LM intelligence lab is airborne
Lockheed Martin is showing off its Airborne Multi-intelligence Laboratory (AML) here at the Dubai Airshow as part of its campaign to offer the aircraft’s unique talents to a variety of users, both in the U.S. and overseas. In August, the U.S. Federal Aviation Administration issued the OEM an experimental airworthiness certificate for its AML, based on a Gulfstream III business jet.
Today’s battlespace is dominated by an increasing number of sensors as the military strives for more time-sensitive data, higher quality information and quicker dissemination of actionable intelligence. Fusing the data from various sensors is seen as a key driver to future development in the world of intelligence, surveillance, target acquisition and reconnaissance (ISTAR). Just as important is the need to evaluate processing techniques, and the means by which fused intelligence is distributed to the end-users.
While modern systems offer significant enhancements in the field of intelligence, development can take time. Lockheed Martin has spotted the need for platforms that can take so-called multi-intelligence capabilities into real-world exercises and scenarios, so that performance can be evaluated and operating concepts developed in a fraction of the time taken by traditional methods. Building on a fixed-site multi-int laboratory, the company has produced a transit case system and an instrumented Humvee vehicle. Now Lockheed Martin has introduced an airborne laboratory.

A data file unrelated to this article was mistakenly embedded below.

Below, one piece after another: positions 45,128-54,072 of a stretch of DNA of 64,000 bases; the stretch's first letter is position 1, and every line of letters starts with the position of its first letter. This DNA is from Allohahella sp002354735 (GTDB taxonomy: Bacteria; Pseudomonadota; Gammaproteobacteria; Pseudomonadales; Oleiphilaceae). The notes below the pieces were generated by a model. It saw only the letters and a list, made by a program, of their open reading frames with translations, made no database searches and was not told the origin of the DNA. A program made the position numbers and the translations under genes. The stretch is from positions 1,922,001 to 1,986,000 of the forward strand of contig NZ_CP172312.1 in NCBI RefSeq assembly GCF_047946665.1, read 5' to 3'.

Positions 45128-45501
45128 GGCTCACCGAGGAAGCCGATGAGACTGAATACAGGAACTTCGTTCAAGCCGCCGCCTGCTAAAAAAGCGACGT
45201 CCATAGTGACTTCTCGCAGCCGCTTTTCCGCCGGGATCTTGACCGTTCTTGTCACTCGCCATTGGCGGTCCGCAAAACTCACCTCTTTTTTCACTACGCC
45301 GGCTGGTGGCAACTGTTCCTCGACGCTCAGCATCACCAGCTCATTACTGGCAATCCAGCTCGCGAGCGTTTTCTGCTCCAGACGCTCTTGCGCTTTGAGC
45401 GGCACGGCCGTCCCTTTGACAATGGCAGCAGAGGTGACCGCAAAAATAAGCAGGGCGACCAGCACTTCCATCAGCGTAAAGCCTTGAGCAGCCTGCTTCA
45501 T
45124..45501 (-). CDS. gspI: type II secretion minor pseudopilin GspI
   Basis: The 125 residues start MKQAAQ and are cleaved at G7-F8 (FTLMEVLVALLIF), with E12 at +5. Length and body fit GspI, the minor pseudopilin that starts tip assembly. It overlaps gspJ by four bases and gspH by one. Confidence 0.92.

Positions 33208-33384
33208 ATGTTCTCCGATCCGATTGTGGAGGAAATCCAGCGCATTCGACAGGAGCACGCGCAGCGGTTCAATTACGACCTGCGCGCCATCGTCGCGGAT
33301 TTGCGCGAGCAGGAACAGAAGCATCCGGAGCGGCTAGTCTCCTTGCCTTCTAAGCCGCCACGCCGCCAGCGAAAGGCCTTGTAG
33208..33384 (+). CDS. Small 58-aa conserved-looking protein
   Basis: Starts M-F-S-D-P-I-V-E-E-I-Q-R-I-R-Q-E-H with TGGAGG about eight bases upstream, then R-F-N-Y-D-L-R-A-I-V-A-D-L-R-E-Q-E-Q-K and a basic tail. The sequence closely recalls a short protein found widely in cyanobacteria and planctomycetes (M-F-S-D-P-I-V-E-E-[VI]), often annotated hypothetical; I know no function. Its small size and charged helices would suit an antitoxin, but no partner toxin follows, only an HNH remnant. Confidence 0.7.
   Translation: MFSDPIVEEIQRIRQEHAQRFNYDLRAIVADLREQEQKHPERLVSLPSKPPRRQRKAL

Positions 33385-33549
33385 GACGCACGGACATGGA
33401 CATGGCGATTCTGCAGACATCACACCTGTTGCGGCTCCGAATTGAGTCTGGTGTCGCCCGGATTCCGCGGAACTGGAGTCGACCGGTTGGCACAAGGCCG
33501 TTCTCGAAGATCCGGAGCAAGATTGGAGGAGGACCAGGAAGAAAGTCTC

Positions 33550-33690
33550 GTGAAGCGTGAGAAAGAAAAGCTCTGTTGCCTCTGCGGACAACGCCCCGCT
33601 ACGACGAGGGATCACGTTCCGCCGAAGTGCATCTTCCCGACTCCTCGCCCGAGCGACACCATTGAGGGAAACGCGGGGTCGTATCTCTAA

Conversion of the Gulfstream III to AML configuration took around six months and involved stripping out the cabin to fit four operator consoles and two seats for observers. The consoles can be removed or installed in less than 30 minutes, allowing the AML to be rapidly tailored for new missions.
The two companies that form the Ikhana Group modified the airframe. Total Aircraft Services Inc. was the prime contractor, developing the engineering data package and providing the certification oversight. RW Martin Inc. built the parts and modified the aircraft in their plant at Murrieta, California.
Under the forward belly of the AML is a strongback attachment to which a radar sensor can be attached, housed in a detachable dielectric fairing. The flying laboratory is also fitted with signals intelligence-gathering equipment and an electro-optical/infrared turret. A full suite of communications is installed, including tactical datalink and satellite communications.
Onboard computer capability supports a variety of commercial operating systems. The AML permits analysis and processing to be performed both on the aircraft and by ground stations.
AML’s open architecture allows it to be configured rapidly in a short space of time. It can be used in a variety of functions, from demonstration of the benefits of generic multi-int as a concept, to detailed evaluation of multi-sensor systems and individual components within a system. Taking systems into exercises and live scenarios allows technicians to evaluate how these systems perform in the real world. The flying laboratory has already taken part in a number of trials, including the U.S. Army’s C4ISR On-the-Move exercise at Fort Dix, New Jersey.
Research into new techniques and processes can be undertaken with AML, greatly reducing the time taken to mature them to the point of operational employment. The AML also allows researchers to study the optimum ways in which disparate information from various sensor types can be correlated into single, actionable “nuggets” of useful knowledge.
Lockheed Martin (Stand E450) is exploring other possible applications for the AML concept, including other business jet types such as the Gulfstream G550 and a roll-on, roll-off palletized version for carriage by a transport aircraft such as the EADS-CASA C-295.